(All Photos by Mark Heybourne unless otherwise noted)
Click on the links to enjoy the music.
Occupation: Part time teacher/ part time PhD student.
Base of Operations: Nottingham.
First Record ever bought: This Is The Modern World (album) by The Jam.
Musical Weapon of Choice: Acoustic Fender 12 string or Rickenbacker 12 string.
Solo or a band: Solo.
Where can we find your music? reverbnation.com/andrewdawes, also on iTunes and spotify.
Doug:When and where did you first play live? Were you petrified or confident?
Andrew: I first played live when I was 15 at a local youth club in Boston, Lincolnshire. I was terrified and broke a string almost immediately- that's one of the reasons why I took up the 12 string- more strings to get through!
Doug: Did I hear that you recently played in Norway with a certain Welsh legend called Mike Peters? How did that come about?
Andrew: The Norway connection has come about through meeting two Norwegians, Geir and Trond, at The Alarm's Gathering event. We have become really good friends. Last summer I went to Norway to see them and go to the Vindmolle:Larm festival near Kristiansund. Initially, The Alarm were due to play but that didn't happen in the end because of Mike's commitments with Big Country at the time I think. All was not lost however as Geir knew the promoter of the festival and gave him one of my CDs and convinced him to give me a slot at the festival. It was a wonderful experience and the response I got from the crowd was lovely. The same promoter organised the Mike Peters gig in Trondheim on Mike's recent tour to Norway in May. As I was going over to Norway anyway to see a few of the dates and catch up with my friends there, I contacted the promoter and got the support slot in Trondheim. It was a magical experience to support one of my heroes and go down well.
The Vindmolle:Larm festival appearance went so well, especially when my friend Trond accompanied me with his Irish whistle on my song Northern Light, that I insisted we do a CD together when he was over next for the last Gathering. We jammed together whilst I was in Norway and throughout the Gathering weekend and recorded 4 songs straight after the Gathering in Ollerton, Nottinghamshire. I'm really pleased with the result of it and we hope to do the same when he's over for this Gathering and probably the one after too.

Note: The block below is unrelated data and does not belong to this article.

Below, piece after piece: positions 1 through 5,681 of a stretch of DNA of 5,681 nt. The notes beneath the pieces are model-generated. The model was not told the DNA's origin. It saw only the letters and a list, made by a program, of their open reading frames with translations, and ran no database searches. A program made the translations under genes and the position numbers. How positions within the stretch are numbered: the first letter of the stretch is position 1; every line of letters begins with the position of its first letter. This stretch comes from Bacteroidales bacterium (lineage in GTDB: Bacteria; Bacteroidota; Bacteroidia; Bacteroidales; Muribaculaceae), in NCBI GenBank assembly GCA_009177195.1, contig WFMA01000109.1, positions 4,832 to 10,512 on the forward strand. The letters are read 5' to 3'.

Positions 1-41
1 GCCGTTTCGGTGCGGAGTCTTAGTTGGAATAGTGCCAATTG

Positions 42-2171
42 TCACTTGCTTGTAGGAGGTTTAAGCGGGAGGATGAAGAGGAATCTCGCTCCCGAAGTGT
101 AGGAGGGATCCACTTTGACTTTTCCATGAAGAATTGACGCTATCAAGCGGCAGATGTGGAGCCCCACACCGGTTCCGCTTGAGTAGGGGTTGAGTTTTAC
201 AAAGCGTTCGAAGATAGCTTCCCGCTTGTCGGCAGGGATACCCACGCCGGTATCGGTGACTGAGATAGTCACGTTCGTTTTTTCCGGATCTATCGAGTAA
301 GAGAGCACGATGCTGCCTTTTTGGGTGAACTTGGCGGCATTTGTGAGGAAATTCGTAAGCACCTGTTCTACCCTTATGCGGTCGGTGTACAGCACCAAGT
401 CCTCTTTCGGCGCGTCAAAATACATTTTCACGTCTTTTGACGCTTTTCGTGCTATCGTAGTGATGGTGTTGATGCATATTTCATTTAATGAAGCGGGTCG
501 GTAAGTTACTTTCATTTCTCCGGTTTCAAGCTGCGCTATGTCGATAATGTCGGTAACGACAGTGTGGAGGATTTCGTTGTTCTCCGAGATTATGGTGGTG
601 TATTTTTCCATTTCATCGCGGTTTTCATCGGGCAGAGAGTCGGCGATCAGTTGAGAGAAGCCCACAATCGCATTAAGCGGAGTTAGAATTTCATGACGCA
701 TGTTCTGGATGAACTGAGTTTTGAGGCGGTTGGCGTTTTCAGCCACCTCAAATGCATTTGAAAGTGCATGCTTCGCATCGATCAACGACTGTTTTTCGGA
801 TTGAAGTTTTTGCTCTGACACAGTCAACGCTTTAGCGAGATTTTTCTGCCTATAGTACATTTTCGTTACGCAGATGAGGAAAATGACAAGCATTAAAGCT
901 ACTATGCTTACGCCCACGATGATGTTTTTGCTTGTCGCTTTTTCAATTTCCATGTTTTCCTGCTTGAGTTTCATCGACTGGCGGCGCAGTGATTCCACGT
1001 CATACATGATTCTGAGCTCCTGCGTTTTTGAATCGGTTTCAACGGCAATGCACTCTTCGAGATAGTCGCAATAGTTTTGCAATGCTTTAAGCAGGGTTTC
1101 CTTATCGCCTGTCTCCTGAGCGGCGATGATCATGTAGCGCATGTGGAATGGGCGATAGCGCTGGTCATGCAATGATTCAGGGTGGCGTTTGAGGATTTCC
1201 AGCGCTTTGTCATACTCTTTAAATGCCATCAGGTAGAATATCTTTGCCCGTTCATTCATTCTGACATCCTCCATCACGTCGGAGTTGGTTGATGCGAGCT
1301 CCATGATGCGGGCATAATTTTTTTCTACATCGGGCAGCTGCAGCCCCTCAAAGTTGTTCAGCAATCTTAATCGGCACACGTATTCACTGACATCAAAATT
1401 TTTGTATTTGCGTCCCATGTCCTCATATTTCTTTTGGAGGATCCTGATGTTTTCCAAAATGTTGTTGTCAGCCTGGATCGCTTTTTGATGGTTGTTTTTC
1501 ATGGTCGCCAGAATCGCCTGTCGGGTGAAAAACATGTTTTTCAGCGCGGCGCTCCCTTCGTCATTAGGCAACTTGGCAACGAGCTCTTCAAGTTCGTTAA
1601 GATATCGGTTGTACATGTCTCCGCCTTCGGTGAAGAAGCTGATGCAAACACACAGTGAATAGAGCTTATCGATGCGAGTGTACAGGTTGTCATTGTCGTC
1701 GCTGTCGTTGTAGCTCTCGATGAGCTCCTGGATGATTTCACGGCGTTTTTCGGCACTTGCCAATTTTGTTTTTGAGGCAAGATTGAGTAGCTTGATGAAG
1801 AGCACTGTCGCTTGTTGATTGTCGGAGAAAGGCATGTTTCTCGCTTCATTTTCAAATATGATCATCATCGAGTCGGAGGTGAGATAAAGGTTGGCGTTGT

Checkout the Ollerton Session Here.
Doug: I also heard that you wrote a thesis recently on Nottingham Forest, is that correct?
I have a few Forest stories for you:
Firstly, my old PE teacher at Forest Hill Boys was none other than Nottingham Forest legend Roy Dwight, he scored the opening goal in the 1959 FA Cup Final against Luton Town before being taken off after 33 minutes after breaking his leg in a tackle. Those were the days of no substitutions and so Forest had to play the rest of teh game with ten men (though Bill Whare got cramp about ten minutes from the end of the game so they basically won the game with 9 men on the field. Good job that they scored their two goals early in the first half.
Secondly, back in the 80's when Chelsea were in the old 2nd Division along with Forest on a match day at Stamford Bridge the Blues overcame the Reds and somehow I ended up getting stuck with a load of Forest supporters as I was trying to get home. The police though were keen to get the Forest fans onto trains and out of the city and I tried a few times to get away from the pack and ended up on a train to Nottingham with all these fans, it was only when we arrived there that I could make a break for it and ended up having to wait until Sunday morning before I could get a train back to London! I had to hide my Chelsea scarf down my trousers for fear that I would get my head ripped off by an angry bunch of Forest fans. Oh the joys!
Thirdly, I always had a bit of a soft spot for Forest because of Brian Clough. When my Dad was on the verge of dying a good few years ago I bought Cloughie's autobiography as a birthday present for my Dad and wrote to Cloughie and told him the siutation, he wrote a nice wee note for my Dad. I didn't know it at the time but Clough himself was quite unwell and my respect for him grew a lot more when I found that out. It was wonderful that he took the time to do that.